WASHINGTON – The union representing nearly 45,000 Transportation Security Officers at the Transportation Security Administration secured important gains for agency employees in a first-of-its-kind interest arbitration decision announced today.
The American Federation of Government Employees went to arbitration with the agency last year after agreement could not be reached on several provisions of the union’s collective bargaining agreement. After six days of hearings in April, May and July of last year, and months of review by the arbitration panel, the decision comes as a solid victory for the TSOs.
“This is a very important step forward for TSA employees,” AFGE National President J. David Cox Sr. said. “TSOs voted AFGE as their exclusive union representative to build a movement strong enough to improve the notoriously difficult conditions they work under every day. There is still much to be done, but this decision moves us firmly in the right direction.”
The decision contains a diversity of groundbreaking provisions impacting the shift-bidding process, employee certifications, and parking subsidies.
“This decision tackles some longstanding issues that have frustrated TSOs for years. Since the agency’s inception, many TSA employees have paid steep airport parking rates, receiving only a small subsidy to offset a portion of the cost. With this decision, AFGE successfully increased that subsidy by up to 25% at the most expensive airports, and will bring others under the subsidy for the first time. This will give our TSOs a small, but much-needed dose of financial relief,” Cox said.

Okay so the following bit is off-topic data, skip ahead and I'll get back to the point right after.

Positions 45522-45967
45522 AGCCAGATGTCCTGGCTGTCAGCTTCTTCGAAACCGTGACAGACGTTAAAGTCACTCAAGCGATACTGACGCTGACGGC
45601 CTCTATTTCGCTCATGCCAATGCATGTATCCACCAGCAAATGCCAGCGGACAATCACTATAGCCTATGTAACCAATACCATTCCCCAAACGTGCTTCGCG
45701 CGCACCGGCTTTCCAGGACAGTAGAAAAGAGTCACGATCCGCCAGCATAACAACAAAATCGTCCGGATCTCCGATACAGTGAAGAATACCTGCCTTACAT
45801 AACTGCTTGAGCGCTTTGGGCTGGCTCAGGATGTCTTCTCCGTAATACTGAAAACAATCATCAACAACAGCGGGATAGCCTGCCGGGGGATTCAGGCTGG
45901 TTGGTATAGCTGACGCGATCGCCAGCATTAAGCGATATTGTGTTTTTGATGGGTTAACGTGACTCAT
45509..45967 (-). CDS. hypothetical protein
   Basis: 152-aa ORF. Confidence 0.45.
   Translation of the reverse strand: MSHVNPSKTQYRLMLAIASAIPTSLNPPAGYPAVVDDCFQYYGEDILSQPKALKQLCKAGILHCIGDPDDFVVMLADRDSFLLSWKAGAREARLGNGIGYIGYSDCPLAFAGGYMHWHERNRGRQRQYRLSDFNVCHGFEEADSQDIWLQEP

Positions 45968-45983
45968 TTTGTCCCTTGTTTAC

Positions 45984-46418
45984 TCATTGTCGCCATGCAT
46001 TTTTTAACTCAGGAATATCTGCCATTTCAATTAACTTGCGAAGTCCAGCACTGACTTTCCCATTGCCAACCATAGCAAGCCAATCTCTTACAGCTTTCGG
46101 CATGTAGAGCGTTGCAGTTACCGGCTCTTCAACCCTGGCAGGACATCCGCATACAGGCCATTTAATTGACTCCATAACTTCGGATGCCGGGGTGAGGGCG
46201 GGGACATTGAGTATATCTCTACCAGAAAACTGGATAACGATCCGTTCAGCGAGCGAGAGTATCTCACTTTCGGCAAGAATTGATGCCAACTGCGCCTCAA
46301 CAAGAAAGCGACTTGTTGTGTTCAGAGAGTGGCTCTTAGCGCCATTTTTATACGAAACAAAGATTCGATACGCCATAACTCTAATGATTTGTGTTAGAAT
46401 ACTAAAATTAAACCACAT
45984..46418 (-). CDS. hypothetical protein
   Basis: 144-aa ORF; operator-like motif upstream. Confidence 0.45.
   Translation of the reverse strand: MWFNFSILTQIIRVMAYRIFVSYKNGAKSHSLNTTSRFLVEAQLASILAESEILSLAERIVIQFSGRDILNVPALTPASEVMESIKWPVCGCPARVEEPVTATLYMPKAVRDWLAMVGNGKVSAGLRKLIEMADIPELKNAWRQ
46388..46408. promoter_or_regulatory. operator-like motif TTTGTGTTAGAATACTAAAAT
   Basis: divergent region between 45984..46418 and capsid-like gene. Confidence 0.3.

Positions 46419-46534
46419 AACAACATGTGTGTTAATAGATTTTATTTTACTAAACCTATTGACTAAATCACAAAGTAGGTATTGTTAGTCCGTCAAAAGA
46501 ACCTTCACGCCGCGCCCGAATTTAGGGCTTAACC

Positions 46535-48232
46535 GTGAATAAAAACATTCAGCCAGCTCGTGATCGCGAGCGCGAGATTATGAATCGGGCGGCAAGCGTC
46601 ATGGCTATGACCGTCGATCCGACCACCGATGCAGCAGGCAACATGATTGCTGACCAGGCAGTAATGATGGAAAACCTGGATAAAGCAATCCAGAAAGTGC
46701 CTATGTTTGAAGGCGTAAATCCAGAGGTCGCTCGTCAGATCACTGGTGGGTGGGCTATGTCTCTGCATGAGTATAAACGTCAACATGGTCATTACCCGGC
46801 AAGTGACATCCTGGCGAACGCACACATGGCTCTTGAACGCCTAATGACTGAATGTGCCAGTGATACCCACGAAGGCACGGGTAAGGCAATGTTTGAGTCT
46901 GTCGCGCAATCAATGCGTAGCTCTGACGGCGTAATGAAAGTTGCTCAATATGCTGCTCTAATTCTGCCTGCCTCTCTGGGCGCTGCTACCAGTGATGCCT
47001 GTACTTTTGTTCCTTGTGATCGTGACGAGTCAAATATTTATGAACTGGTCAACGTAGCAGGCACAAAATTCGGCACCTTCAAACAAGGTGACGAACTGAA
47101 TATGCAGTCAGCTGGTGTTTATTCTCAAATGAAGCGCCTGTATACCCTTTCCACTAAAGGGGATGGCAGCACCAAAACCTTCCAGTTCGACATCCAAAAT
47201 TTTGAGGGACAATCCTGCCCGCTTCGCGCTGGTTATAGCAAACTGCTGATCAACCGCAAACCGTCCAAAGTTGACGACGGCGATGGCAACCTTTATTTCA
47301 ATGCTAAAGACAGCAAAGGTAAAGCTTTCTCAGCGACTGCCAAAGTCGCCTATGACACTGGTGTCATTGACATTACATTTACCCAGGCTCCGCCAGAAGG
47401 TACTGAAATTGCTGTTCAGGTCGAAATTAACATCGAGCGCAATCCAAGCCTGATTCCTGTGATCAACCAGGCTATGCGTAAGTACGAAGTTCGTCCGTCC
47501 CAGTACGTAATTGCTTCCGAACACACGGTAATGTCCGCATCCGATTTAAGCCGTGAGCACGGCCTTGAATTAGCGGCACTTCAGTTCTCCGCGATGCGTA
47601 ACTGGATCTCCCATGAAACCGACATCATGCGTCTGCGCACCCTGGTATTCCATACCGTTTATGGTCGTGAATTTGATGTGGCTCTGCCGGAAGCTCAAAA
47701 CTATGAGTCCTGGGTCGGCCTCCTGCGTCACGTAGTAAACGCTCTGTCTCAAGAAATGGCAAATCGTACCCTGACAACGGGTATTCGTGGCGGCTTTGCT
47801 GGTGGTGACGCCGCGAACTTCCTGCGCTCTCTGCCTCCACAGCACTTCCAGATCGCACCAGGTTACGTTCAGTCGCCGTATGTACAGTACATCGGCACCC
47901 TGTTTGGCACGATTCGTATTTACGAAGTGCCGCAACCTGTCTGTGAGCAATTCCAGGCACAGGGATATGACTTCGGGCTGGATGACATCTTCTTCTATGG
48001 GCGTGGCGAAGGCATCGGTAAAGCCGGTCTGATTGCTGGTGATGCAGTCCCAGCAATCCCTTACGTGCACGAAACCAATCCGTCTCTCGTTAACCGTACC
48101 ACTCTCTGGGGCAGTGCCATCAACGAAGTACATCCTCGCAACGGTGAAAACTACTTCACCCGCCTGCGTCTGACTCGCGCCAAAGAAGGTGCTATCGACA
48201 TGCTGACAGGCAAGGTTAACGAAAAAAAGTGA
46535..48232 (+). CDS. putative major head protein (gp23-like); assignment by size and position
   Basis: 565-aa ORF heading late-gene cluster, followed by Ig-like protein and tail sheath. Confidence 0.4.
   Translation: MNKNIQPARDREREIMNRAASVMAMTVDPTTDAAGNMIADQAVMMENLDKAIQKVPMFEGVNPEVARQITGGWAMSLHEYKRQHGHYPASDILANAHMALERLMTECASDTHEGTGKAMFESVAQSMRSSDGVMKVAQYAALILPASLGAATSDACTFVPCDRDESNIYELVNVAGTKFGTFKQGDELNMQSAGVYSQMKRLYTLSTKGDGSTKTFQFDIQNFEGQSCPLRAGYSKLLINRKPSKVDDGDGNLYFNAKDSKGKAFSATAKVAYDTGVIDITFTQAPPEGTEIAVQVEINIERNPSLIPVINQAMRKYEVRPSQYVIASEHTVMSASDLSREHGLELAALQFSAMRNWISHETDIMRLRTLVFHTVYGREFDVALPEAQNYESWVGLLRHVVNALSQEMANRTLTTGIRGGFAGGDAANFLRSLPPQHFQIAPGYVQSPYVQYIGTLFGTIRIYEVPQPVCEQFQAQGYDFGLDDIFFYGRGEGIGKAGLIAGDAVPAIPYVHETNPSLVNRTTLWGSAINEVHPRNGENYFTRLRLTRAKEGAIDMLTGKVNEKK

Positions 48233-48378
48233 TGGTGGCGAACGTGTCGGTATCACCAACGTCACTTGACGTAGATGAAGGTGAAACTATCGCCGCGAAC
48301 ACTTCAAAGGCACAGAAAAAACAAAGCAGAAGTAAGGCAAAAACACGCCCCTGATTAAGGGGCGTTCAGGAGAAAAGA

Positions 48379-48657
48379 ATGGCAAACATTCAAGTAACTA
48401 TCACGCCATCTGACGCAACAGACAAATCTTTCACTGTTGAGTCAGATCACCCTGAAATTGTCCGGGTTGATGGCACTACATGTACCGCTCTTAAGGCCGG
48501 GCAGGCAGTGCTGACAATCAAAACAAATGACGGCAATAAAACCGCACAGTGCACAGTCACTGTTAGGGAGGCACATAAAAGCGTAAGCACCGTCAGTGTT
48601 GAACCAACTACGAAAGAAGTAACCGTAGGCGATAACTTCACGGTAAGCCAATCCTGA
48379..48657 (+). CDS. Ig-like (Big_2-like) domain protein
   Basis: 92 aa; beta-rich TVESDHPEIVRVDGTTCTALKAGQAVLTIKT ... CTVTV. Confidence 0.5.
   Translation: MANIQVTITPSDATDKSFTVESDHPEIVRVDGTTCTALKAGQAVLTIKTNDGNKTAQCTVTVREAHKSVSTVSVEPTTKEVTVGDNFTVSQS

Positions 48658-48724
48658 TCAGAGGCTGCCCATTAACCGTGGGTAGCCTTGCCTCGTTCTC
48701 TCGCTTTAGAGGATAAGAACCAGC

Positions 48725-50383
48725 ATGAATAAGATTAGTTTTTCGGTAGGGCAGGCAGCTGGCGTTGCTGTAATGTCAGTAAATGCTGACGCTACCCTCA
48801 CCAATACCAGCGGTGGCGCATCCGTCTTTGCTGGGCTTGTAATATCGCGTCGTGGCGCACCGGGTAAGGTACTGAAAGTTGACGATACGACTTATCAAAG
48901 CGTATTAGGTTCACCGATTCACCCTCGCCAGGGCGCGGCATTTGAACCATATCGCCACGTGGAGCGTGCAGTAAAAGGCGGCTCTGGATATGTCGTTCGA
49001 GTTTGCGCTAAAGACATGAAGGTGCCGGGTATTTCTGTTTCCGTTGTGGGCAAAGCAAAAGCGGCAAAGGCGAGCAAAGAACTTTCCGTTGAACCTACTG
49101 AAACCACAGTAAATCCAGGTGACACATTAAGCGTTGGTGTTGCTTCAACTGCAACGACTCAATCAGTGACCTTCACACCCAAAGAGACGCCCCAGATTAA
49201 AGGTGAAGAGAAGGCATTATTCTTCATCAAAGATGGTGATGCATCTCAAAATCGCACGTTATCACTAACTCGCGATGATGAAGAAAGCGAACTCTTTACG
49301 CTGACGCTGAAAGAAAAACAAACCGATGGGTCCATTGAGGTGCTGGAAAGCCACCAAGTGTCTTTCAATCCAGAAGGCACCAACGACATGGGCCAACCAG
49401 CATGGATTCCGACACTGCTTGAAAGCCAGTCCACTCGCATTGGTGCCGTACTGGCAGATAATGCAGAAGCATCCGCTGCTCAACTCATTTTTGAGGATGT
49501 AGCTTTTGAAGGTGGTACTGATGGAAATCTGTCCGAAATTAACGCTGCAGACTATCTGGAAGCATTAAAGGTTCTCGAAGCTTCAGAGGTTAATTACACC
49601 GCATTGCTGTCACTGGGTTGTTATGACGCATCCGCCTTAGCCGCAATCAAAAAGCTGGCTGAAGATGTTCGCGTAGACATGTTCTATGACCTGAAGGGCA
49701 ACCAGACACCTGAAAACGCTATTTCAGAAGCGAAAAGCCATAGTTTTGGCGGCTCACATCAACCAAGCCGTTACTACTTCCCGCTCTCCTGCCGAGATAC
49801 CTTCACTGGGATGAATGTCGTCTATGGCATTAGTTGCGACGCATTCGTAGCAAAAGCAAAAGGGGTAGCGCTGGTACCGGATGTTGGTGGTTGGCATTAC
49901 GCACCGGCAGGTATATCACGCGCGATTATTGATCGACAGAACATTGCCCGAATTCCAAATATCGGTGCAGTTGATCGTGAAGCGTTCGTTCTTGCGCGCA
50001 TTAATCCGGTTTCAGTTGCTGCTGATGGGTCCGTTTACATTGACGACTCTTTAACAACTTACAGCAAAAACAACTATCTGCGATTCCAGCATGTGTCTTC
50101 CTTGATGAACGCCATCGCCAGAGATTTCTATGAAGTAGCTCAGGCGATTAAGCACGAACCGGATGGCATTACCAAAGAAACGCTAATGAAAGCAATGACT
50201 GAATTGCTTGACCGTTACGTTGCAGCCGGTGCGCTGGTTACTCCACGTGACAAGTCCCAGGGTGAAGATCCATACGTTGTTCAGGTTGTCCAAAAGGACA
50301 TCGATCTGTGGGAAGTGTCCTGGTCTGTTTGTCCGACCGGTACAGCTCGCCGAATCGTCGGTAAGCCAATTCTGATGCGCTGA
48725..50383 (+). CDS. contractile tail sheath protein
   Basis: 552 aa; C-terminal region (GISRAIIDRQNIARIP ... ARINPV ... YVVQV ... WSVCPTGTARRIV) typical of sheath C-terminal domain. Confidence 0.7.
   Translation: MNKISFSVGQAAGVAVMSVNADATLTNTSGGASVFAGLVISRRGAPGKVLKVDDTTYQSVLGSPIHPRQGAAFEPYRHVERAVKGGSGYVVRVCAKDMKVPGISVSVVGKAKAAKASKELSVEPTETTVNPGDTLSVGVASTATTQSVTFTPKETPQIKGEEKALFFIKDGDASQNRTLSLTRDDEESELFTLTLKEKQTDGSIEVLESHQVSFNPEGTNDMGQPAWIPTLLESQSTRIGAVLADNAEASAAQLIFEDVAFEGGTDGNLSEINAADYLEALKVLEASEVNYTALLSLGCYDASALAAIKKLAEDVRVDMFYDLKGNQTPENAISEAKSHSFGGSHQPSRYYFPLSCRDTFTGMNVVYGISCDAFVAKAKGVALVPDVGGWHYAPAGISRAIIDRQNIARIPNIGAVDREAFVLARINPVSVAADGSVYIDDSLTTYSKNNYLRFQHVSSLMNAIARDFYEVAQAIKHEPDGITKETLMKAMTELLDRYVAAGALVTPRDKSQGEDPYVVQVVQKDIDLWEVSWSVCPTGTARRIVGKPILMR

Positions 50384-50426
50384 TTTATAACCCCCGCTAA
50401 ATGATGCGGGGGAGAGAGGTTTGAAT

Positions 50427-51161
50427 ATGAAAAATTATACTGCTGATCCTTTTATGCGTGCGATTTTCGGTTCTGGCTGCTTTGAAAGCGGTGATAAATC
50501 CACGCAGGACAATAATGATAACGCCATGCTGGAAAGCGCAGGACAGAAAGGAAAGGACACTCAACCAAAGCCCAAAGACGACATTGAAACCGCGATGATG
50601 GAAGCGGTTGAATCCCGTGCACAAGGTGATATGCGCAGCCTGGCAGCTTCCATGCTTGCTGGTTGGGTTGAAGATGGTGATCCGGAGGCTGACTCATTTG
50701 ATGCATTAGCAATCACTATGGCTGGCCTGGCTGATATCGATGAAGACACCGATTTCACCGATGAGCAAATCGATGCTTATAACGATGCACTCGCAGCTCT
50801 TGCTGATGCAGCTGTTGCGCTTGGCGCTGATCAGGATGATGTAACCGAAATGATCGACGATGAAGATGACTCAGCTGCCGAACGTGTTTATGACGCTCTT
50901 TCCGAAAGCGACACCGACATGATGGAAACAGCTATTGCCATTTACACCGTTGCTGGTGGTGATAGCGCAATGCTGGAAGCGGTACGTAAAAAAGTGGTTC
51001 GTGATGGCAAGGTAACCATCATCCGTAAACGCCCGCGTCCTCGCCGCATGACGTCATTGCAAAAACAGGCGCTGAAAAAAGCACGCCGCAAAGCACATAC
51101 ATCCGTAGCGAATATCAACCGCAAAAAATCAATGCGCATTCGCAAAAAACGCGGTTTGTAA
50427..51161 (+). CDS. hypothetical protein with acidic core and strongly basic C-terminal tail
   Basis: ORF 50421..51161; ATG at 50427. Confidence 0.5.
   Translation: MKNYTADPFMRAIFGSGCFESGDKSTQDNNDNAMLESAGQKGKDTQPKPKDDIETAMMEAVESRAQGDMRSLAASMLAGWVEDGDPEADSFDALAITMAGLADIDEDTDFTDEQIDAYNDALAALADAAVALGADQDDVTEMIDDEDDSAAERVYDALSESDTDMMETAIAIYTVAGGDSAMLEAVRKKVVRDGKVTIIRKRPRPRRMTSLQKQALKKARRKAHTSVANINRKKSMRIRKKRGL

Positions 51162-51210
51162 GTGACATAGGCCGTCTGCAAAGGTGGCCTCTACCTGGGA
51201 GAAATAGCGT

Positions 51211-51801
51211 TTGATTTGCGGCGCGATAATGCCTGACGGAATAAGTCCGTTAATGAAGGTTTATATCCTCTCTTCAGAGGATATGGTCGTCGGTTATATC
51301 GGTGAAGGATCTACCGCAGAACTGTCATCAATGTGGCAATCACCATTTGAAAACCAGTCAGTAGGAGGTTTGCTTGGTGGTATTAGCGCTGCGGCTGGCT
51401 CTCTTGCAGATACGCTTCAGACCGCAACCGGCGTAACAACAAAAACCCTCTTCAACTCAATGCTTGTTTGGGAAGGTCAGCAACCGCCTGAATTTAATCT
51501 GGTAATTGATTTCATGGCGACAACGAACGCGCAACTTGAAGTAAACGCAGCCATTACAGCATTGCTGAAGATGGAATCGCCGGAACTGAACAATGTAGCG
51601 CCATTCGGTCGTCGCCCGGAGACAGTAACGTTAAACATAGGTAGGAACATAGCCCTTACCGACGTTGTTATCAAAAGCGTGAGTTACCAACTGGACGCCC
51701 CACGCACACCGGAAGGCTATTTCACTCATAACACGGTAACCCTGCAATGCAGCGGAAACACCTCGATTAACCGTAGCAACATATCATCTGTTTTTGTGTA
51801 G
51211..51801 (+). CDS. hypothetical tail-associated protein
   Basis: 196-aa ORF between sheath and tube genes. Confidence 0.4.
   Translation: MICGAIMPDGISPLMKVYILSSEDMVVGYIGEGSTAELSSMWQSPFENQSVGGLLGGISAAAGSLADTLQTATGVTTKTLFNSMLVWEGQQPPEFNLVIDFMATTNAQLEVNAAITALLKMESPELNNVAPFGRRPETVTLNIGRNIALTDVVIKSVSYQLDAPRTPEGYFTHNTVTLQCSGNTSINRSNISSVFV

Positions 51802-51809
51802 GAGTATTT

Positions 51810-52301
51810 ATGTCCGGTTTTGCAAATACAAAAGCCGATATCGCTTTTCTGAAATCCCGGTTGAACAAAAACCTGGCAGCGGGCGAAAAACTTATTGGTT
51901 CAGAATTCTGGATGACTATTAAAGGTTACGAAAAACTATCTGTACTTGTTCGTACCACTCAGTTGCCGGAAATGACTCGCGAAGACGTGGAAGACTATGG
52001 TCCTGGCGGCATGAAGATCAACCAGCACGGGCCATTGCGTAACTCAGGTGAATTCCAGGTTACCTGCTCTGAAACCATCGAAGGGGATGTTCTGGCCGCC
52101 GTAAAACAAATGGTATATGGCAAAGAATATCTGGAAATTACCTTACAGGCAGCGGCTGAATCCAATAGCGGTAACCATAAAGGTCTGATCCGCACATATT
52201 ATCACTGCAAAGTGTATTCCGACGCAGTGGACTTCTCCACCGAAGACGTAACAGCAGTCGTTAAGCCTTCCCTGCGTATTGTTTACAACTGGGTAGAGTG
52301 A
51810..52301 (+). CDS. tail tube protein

This decision is just the latest in a series of victories AFGE has secured for TSOs since the union began organizing them just months after the agency’s founding. Before AFGE arrived at TSA, employees had no right to join a union, bargain collectively over working conditions, or obtain a binding, enforceable contract. Under their landmark first contract in November of 2012, which was ratified overwhelmingly by the employees, TSOs saw increases in their uniform allowance, the introduction of a seniority-based shift bidding system, a shift trading system, airport transfer rights, and a more employee-friendly leave certification protocol. There are still more issues to be addressed, but this is now a strong first contract.
“I want to applaud each and every one of our TSA brothers and sisters for coming together and taking a stand against unfair working conditions,” AFGE TSA Council 100 President Hydrick Thomas said. “There is strength in numbers, and together we can accomplish great things.”